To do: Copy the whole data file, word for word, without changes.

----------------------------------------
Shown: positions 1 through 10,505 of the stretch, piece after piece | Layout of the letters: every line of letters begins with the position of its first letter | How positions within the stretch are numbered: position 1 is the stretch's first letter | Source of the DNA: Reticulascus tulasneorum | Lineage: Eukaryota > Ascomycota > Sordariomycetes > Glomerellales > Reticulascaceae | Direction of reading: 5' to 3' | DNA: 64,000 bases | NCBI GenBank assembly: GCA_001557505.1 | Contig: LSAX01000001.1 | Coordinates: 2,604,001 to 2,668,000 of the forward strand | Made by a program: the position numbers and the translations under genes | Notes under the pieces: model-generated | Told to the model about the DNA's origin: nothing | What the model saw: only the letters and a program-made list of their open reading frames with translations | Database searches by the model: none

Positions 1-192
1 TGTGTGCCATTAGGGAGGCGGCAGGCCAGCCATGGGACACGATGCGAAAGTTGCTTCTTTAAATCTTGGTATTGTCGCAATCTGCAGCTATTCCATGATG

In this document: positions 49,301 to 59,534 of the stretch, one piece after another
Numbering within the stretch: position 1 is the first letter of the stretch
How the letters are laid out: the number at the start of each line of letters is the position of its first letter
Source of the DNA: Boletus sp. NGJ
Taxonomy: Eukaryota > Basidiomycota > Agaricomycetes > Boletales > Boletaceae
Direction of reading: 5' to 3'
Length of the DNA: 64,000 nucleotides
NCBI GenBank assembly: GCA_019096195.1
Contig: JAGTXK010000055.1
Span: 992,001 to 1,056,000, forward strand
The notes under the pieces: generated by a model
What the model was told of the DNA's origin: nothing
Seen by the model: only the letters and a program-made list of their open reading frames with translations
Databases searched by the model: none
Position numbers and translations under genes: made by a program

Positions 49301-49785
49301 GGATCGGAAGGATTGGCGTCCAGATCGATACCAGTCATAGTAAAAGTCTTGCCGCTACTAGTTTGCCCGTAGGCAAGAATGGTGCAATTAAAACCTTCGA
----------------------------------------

Shown: positions 1 through 10,505 of the stretch, piece after piece | Layout of the letters: every line of letters begins with the position of its first letter | How positions within the stretch are numbered: position 1 is the stretch's first letter | Source of the DNA: Reticulascus tulasneorum | Lineage: Eukaryota > Ascomycota > Sordariomycetes > Glomerellales > Reticulascaceae | Direction of reading: 5' to 3' | DNA: 64,000 bases | NCBI GenBank assembly: GCA_001557505.1 | Contig: LSAX01000001.1 | Coordinates: 2,604,001 to 2,668,000 of the forward strand | Made by a program: the position numbers and the translations under genes | Notes under the pieces: model-generated | Told to the model about the DNA's origin: nothing | What the model saw: only the letters and a program-made list of their open reading frames with translations | Database searches by the model: none

Positions 1-192
1 TGTGTGCCATTAGGGAGGCGGCAGGCCAGCCATGGGACACGATGCGAAAGTTGCTTCTTTAAATCTTGGTATTGTCGCAATCTGCAGCTATTCCATGATG

In this document: positions 49,301 to 59,534 of the stretch, one piece after another
Numbering within the stretch: position 1 is the first letter of the stretch
How the letters are laid out: the number at the start of each line of letters is the position of its first letter
Source of the DNA: Boletus sp. NGJ
Taxonomy: Eukaryota > Basidiomycota > Agaricomycetes > Boletales > Boletaceae
Direction of reading: 5' to 3'
Length of the DNA: 64,000 nucleotides
NCBI GenBank assembly: GCA_019096195.1
Contig: JAGTXK010000055.1
Span: 992,001 to 1,056,000, forward strand
The notes under the pieces: generated by a model
What the model was told of the DNA's origin: nothing
Seen by the model: only the letters and a program-made list of their open reading frames with translations
Databases searched by the model: none
Position numbers and translations under genes: made by a program

Positions 49301-49785
49301 GGATCGGAAGGATTGGCGTCCAGATCGATACCAGTCATAGTAAAAGTCTTGCCGCTACTAGTTTGCCCGTAGGCAAGAATGGTGCAATTAAAACCTTCGA